Excellent. Nice. All right, so I just have one final closing question. The meteor’s coming at us today, we’re all gonna be wiped out on the planet. What’s gonna be your final meal?
Oh that’s a good question.
Each of you.
If I’m gonna die today, my final meal?
Oh my. Not low-carb, I’ll tell you that.
Okay. I love when people are actually honest and say something like that.
Mine, probably yeah, not low-carb. It would be chocolate molten cake.
Okay. Like a giant … the flaming ball is coming at us and you’re having a flaming lava cake.
Every bit of it. I guess a big plate of pasta. I don’t know. We’re dying, it doesn’t matter, I suppose, what ketone levels are when it hits.
Right. Maybe just be numb when it hits, that’s fine. Yeah. Well thank you. Congratulations you guys on your book and thank you so much for being here. We’re gonna have all the links down below. “Real Food Keto” available wherever you get books, online, bookstores, all that stuff. What’s the actual release date?
The release date is November 6th, but we just found out it’s gonna be in all US Costco stores the week of Black Friday, so how cool is that?
Oh wow. So November 6, 2018, look for it in Costco and also wherever you get books. Thank you guys again for being here. This has been wonderful and best wishes with the launch of this book and everything else you guys have going on.
Thanks so much.
Thank you guys for watching. If you’ve enjoyed this, give us a thumbs up. Also, hit subscribe if you want to see more and then hit that little bell thing as well if you want to get notifications of your subscription. That’s all for now. We’ll see you next time. Bye.
Marty is an engineer who developed an interest in nutrition to better manage his wife’s Type 1 diabetes.
He runs the blog OptimisingNutrition.com and has recently launched NutrientOptimiser.com to automate his approach to nutrition which revolves around optimising nutrient density, insulin load and satiety to suit an individual’s situation and goals.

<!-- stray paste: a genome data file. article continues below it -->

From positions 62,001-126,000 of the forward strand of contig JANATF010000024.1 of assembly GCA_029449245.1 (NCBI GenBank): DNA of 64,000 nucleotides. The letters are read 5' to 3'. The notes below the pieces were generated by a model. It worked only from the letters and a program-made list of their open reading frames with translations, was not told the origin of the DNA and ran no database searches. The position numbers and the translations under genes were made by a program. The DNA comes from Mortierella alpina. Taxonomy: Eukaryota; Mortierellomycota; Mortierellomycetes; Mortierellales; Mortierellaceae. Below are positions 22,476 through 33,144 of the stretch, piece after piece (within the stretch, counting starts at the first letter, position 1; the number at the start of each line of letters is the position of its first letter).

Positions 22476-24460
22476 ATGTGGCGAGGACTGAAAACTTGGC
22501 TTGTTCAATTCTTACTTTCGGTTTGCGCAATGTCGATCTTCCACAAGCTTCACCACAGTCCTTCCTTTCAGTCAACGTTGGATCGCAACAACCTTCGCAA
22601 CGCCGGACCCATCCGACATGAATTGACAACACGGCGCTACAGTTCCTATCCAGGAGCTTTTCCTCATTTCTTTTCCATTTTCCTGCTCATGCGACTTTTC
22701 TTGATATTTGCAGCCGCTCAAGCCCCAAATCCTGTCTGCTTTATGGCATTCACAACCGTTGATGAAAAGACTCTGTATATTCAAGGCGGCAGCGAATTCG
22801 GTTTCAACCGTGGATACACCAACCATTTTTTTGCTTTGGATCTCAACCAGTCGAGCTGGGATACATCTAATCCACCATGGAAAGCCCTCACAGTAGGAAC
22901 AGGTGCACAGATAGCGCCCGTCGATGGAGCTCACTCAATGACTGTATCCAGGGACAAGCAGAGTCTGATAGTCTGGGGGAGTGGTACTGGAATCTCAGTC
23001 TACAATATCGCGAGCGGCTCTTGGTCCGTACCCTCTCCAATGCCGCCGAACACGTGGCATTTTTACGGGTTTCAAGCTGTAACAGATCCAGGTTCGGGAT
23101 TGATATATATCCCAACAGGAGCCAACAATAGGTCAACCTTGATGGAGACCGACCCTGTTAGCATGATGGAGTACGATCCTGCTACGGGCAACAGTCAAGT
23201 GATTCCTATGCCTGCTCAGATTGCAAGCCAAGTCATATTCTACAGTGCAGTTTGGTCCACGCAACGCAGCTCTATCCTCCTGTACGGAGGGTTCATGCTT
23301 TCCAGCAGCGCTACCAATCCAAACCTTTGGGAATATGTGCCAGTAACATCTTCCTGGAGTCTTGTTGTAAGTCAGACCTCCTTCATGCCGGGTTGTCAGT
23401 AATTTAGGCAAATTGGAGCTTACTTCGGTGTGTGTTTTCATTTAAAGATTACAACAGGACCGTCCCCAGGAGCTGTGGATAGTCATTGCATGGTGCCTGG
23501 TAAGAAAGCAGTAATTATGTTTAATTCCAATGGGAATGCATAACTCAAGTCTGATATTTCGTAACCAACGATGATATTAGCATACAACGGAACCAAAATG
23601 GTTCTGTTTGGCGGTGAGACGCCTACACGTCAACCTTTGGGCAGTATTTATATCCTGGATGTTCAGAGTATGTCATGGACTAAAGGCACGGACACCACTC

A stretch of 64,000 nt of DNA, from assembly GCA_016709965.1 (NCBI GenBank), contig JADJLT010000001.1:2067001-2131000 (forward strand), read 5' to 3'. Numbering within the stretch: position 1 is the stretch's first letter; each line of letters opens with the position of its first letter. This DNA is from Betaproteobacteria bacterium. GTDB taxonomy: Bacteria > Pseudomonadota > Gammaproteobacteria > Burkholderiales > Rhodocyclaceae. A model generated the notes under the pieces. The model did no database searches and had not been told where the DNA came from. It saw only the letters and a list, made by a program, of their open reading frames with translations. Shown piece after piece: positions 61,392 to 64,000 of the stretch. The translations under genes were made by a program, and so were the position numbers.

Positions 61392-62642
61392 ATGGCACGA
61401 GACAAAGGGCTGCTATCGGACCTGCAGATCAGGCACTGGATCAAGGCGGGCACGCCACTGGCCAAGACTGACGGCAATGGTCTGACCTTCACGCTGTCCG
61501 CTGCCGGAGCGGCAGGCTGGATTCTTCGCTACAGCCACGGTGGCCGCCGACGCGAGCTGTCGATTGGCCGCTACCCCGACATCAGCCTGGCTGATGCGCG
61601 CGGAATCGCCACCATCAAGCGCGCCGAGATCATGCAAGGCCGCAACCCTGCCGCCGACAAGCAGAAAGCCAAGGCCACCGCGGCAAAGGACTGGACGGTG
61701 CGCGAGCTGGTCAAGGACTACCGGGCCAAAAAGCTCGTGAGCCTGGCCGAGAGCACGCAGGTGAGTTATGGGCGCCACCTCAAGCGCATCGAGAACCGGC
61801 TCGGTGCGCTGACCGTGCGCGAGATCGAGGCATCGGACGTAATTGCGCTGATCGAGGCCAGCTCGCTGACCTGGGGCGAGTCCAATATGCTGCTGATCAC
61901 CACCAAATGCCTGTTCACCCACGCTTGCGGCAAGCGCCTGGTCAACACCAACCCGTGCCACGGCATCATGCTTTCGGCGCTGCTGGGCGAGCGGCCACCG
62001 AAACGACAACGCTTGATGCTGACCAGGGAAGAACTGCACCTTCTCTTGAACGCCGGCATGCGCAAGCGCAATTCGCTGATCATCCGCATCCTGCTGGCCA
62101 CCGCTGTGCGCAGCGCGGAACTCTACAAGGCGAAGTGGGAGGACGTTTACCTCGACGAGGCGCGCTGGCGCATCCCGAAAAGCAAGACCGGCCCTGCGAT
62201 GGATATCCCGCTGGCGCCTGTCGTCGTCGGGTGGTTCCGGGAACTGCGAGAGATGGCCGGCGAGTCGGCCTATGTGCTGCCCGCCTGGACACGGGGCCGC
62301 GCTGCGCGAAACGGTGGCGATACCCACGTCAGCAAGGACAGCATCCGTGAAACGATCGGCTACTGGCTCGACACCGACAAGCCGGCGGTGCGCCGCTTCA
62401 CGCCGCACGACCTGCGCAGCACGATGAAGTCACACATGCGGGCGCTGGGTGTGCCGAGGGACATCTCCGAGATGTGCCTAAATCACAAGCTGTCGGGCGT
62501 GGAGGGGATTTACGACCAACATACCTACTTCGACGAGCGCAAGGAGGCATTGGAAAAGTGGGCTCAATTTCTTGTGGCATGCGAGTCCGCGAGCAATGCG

Welcome everyone to Keto and beyond. My name is Carole Freeman, I’m here with Andre as well and we’ve got Marty Kendall.
You can call me Keto tutor.
Keto tutor, yes. Andre is known as Keto tutor online. Today, our special guest is Marty Kendall, way down in Australia. He is the amazing author, data gatherer at Optimising Nutrition, a fantastic blog. So welcome, welcome Marty.
Thank you Carole, thanks so much for having us on and good to meet you Andre.
Good to meet you too.
Marty, tell us a little bit about yourself.
I’m an engineer by day and I suppose I stumbled into the world of nutrition. My wife is a type one diabetic, and just an ongoing experience of trying to live an optimized life with diabetes. Just seeing her day to day fluctuations and how much food mattered to her, and how it affected her energy levels and her mood and her quality of life. So that’s been an ongoing journey of trying to learn how to improve that and optimize it. About three years ago, I stumbled across the food insulin index data, which was a bit unorganized. I downloaded it and played with it, and reorganized it to really optimize insulin dosing for people with diabetes. So if you’re injecting insulin, we found that it’s not just carbohydrates but also protein has an impact on insulin and the short terminals of fiber has a negative impact on insulin.
So for those people, the food insulin index helps us to prioritize foods that have a lower insulin response over the short term, and also help stabilize blood sugars. So that’s really handy, it’s basically ketogenic in a formula. So that was where I started out. I started sharing that and then stumbled into a whole bunch of other things. I continue to share and learn and blog, and it’s been a really fantastic journey. I made a lot of amazing friends like yourselves and yeah, it’s really, really fascinating and really, really important just because people really struggle. I try to bring a quantitative engineering precision to nutrition to help fine tune, and eek out those challenges for a lot of people finding their nutritional journey.
Excellent, excellent. So insulin, when you said the insulin index is really fascinating. Like you said it’s the key to this whole Keto thing that our people are [inaudible 00:03:03] right? So can you explain a little bit more about why insulin is so important on a ketogenic diet, and in general for weight loss which is what a lot of our listeners are interested in.